So here are a few thoughts on how to make it better again. Very simply, going back to the basics.
Brand Managers, be picky about the influencers you work with. Frankly, there’s a limited pool. And every social media agency has pretty much the same list. Look for a few really good and relevant influencers, rather than a wide pool of irrelevant (to your category) influencers. Or work even harder, and discover someone who could become an influencer through your campaign. Your campaign will look and feel more authentic. And you’ll save a few bucks too.
Brand Managers, avoid your instinct to hard-sell. The more sell-y the content you co-create, the more people will avoid it. Don’t be lazy. Find a way to subtly weave your brand promise into your influencer’s natural content. It’s a brand-building exercise, not a sales one.
Influencers, stay true to yourselves. If music is your passion (and the reason people follow you), you have no business working on a food brand. And if you love rock music, don’t pick up a campaign related to Bollywood pop. If you’re an iPhone fan, don’t work with an Android OEM. If you’re a jeans-and-tees person, avoid the business/formal clothing brands.
Influencers, don’t do every campaign you get. I’ve seen people tweet for OLX one day and Quikr the next. The agreement you sign with a client may not be exclusive. But being loyal to the brands you actually respect or use will win you more credibility with your audience. It’ll also keep your client loyal to you. Money is always tempting. But eventually, you’ll end up diluting your brand equity. And your follower count.
Influencers, be transparent about your engagement with the brand. There’s no need to pretend that you wrote a post out of sheer love. Talk about how you’re engaging with the brand. It’s also ok to tell the world that they paid for your trip, or paid you to write the post, and leave it to your followers to judge for bias. It’ll just help you build further credibility.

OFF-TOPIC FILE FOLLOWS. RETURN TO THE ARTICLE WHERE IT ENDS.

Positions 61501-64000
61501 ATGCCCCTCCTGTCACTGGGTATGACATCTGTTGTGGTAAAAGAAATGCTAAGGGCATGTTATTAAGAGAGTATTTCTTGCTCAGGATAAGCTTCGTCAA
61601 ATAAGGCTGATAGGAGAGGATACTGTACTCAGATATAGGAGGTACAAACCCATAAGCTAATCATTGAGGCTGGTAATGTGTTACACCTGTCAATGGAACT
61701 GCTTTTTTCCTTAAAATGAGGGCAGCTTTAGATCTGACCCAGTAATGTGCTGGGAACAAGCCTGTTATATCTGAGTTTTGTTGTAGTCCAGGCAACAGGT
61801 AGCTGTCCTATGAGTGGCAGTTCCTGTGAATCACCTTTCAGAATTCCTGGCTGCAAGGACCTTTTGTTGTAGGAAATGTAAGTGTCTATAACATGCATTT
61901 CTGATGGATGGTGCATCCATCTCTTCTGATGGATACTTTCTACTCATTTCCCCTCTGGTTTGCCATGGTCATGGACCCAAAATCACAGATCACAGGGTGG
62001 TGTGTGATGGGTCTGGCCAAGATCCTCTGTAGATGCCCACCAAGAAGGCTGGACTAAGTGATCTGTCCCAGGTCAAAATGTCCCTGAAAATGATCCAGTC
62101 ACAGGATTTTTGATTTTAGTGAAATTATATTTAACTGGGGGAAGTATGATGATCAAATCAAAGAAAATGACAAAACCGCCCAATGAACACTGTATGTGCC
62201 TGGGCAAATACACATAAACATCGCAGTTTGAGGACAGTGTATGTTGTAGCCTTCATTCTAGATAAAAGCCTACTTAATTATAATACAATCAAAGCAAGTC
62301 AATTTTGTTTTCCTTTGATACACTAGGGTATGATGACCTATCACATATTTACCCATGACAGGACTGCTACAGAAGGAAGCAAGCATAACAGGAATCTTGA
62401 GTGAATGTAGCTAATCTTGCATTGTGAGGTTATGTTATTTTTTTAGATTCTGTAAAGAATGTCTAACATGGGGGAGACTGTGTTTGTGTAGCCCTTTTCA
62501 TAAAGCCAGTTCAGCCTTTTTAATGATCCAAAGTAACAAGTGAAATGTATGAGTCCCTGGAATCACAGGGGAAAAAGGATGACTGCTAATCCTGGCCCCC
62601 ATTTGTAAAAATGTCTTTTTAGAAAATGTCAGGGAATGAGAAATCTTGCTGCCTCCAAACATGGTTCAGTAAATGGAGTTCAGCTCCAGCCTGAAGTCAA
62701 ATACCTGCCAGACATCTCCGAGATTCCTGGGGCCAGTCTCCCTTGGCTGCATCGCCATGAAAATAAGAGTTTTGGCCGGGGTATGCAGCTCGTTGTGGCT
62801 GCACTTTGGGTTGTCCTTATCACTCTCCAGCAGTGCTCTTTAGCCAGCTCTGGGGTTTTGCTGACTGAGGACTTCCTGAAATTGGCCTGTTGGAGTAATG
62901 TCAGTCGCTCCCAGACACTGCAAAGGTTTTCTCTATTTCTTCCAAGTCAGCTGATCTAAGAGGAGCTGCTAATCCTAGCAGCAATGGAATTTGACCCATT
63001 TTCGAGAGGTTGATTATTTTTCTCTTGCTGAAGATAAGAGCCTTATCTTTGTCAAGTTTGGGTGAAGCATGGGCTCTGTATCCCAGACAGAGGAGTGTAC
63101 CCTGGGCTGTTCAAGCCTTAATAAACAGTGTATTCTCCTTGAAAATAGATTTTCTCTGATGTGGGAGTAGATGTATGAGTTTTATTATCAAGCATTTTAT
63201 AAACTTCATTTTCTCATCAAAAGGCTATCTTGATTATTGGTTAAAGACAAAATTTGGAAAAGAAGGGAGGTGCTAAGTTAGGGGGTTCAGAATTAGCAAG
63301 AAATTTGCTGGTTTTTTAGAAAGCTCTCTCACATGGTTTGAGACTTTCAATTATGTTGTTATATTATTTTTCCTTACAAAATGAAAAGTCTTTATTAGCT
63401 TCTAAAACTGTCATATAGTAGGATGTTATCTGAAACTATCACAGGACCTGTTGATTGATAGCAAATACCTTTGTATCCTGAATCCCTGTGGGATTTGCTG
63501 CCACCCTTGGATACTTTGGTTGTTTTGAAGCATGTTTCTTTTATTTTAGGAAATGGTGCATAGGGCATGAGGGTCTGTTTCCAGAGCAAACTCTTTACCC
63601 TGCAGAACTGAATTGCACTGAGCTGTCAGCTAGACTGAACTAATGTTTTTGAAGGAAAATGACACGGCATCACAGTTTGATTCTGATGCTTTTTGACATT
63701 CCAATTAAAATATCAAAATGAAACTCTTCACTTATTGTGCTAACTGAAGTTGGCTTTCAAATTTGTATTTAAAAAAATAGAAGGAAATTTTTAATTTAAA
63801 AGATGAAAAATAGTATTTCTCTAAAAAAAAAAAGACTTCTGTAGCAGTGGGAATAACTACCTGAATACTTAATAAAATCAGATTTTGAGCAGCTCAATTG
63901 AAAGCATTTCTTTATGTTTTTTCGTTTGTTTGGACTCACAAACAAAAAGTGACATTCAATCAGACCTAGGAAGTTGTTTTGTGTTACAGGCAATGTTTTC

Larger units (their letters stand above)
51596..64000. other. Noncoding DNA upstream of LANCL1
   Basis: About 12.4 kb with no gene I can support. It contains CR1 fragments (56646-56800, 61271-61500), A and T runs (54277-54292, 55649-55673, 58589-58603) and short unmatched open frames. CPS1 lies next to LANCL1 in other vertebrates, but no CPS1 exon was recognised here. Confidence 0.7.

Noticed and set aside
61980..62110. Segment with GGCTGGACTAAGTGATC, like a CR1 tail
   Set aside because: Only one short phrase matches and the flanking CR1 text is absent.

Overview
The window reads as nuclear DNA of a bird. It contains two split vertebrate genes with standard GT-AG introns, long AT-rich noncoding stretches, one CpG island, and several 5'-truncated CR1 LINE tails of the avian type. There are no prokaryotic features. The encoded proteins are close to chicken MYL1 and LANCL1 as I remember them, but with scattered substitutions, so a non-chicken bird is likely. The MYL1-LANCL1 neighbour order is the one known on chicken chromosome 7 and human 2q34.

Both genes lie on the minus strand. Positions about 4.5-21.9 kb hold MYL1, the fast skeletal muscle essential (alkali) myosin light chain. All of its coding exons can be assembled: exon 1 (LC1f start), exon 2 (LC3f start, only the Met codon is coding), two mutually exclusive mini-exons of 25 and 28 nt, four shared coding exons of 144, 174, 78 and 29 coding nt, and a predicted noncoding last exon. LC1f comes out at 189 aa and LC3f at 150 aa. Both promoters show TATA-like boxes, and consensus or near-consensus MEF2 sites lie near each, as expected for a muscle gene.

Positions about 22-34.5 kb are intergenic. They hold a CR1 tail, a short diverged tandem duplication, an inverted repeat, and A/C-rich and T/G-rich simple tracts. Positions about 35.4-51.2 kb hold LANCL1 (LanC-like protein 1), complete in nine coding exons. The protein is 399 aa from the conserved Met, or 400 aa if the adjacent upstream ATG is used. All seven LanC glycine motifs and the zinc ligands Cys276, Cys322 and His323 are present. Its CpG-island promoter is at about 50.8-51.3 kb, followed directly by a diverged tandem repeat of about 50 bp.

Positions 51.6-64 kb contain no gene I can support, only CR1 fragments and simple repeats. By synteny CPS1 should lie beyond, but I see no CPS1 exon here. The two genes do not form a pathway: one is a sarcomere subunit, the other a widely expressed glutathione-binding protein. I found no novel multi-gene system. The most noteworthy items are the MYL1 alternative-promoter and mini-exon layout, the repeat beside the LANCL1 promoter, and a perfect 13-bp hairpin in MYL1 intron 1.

As usual, I’d love to know what you think. Do leave your thoughts and opinions in the comments.
Footnote: I want to touch upon the issue of brands paying an influencer. I personally believe that paying an influencer to engage is antithetical to the concept of influencer marketing. It’s no different from hiring a celeb to endorse your brand. I do also believe that influencers work hard to create content and build a deeply engaged following, and deserve to be rewarded for the work they do. It’s a grey area; so in the end, you should just do what seems ethical to you.
I was recently invited by DMAi to speak at Global Marketing & Advertising Week (#GMAW15), on creativity in content marketing. Below is an adapted version of that speech.
A few years ago, when I was working at one of India’s most well-known content marketing agencies, life was very different.
Back then we really struggled to sell the idea of content marketing to clients. The idea of engaging audiences all-year-round with words, pictures and videos, with metrics that were tough to define, was always a struggle to sell.
We failed more often than we succeeded. But we succeeded just often enough to help bring content marketing into mainstream conversation.
We’ve come a long way since then, I think. We’re all working hard to come up with content to engage audiences in a connected world. To ensure that we look at all our communication through a content lens. To make it part and parcel of our marketing communication DNA.
We now have a few years’ experience behind us; we’re learning through trial-and-error and experiments that often fail; we’re learning from markets that are ahead of us; we’re getting better at this game.
So what do today and tomorrow hold for us?
A couple of years ago, I’d begin every brief by sitting down with my pen and scribble pad and saying, “Right. Let’s lead with with a blog post. That means I’ll need some social media posts to get people to it. Ooh, a hashtag would be nice, let’s do one of those too! #IsThisHashtagTooLong”
On my worst days, I’d even write down “run a contest” on that sheet of paper.
I could then walk away feeling pretty satisfied, pretty nice about myself. Time for a coffee break.
But today, when I’d look at that sheet of ideas the night before a presentation, I’d start sweating.
Because all of these have become hygiene. Because having a blog, or creating a hashtag, or running a contest, isn’t a content marketing idea. It’s become a format, another box you just tick.
Today, brands like yours are churning out this kind of content day in and day out. The Internet is flooded with it. As are my social media feeds. We’re already churning out content calendars and figuring out how to spark brand conversations during the Cricket World Cup.